Decoding Cropping Seasons in India: Everything you Need to Know

Cropping seasons in India are periods when specific crops are grown. India is geographically a vast country with varied temperature and rainfall conditions.2/3rd of India’s population dependent on agriculture for their livelihood. It has various food and non-food crops cultivated in 3 main cropping seasons– rabi, kharif, and zaid–which define the cropping season in India.

Major food and cash crops of India

Some of the major crops grown in India can be classified into-

Food crops:  Food crops are cultivated mainly for human consumption. They are essential for meeting dietary needs of the people. 

  • Wheat
  • Millets
  • Rice
  • Pulses
  • Maize

Cash crops: Cash crops are primarily grown for sale in the market. They are sold to industries that process them into various products.

  • Oilseeds
  • Horticulture crops
  • Tea
  • Coffee
  • Rubber
  • Cotton
  • Sugarcane

Cropping patterns in India

Cropping patterns in India vary according to different climates, landscapes, and farming methods . They decide when and which crops are grown each year.

Let’s decode the 3 cropping season in India

S. No Cropping Season Sowing Season Harvesting Season Crops States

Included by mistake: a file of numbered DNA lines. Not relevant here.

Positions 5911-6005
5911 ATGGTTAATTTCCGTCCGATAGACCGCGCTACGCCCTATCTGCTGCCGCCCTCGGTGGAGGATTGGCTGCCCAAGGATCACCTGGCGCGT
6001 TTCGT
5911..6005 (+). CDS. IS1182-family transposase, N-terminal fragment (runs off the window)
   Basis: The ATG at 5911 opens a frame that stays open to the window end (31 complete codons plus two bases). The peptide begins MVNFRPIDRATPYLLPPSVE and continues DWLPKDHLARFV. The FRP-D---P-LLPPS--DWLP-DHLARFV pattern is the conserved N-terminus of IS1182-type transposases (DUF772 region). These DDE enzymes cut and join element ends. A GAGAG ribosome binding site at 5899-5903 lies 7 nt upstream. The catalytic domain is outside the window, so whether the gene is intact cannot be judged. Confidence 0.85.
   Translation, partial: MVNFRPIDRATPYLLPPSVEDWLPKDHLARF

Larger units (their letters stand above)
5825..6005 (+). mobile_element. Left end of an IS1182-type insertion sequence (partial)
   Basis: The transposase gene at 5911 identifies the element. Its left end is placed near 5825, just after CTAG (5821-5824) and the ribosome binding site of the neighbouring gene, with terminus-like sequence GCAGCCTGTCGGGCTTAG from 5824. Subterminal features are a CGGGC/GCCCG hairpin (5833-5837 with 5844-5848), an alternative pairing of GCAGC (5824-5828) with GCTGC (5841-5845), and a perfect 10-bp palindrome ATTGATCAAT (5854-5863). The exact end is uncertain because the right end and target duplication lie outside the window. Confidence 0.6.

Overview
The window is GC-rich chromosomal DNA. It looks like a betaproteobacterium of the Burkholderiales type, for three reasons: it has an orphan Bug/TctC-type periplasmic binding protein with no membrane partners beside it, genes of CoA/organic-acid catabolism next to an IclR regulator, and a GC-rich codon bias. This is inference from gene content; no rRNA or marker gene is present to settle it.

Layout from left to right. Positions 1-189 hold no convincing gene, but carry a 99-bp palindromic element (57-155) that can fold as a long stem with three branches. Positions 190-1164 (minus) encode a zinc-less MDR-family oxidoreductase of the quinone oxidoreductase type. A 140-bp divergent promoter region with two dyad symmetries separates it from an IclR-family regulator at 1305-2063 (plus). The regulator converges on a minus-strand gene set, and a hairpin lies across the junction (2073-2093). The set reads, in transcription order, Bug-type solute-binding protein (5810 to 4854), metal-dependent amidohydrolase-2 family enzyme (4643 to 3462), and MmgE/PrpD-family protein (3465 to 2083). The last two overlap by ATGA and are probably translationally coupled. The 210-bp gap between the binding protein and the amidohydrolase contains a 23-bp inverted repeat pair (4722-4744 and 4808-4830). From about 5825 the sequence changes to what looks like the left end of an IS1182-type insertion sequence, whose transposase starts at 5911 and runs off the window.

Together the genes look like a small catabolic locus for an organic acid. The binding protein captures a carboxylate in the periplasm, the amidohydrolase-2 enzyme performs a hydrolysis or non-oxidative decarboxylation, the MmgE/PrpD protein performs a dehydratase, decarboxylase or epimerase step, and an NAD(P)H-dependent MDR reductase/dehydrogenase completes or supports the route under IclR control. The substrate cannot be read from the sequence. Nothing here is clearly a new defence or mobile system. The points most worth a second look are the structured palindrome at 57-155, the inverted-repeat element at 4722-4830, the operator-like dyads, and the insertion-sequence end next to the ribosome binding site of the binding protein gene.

1 Rabi October-December April-June Wheat, barley, peas, mustard, gram. Haryana, Punjab, Himachal Pradesh, Jammu and Kashmir, Uttarakhand, Uttar Pradesh.
2 Kharif June-July Sep-Oct Rice, Jowar, Maize, bajra, tur, moong, urad, cotton, jute, groundnut, soybean. West Bengal, Assam, coastal Odisha, Andhra Pradesh, Telangana, Tamil Nadu, Kerala, Maharashtra.
3 Zaid March-July March-July Seasonal fruits, vegetables, fodder crops. Most of the northern and northwestern states.

Major Crops grown in India:


Rice, a major crop in India, constitutes a fundamental dietary staple for the majority of the Indian population. India holds the position of the second-largest producer of rice in the world. In states like Assam, West Bengal and Odisha, three crops of paddy are grown in a year: Aus, Aman, and Boro.

Sowing time of rice: June-July

Harvesting time of rice: September-October

Climate: Requires temperatures between 22-32°C with elevated humidity levels.

Precipitation: About 150-300 cm.

Soil: Flourishes in deep clayey and loamy soil.

Leading Rice Cultivating States: West Bengal > Punjab > Uttar Pradesh > Andhra Pradesh > Bihar.


India ranks as the second-largest wheat producer globally, after China.

In North and Northwest India, wheat holds significance as the second most crucial cereal and a primary food crop. The use of HYV seeds during the time of green revolution has significantly resulted in surplus production of rabi crops, particularly wheat.

Sowing season in India of wheat: October to December

Harvesting season in India of wheat: February to May

Climate: Thrives in temperatures of 10-15°C (during sowing) and 21-26°C (ripening & harvesting), accompanied by ample sunlight.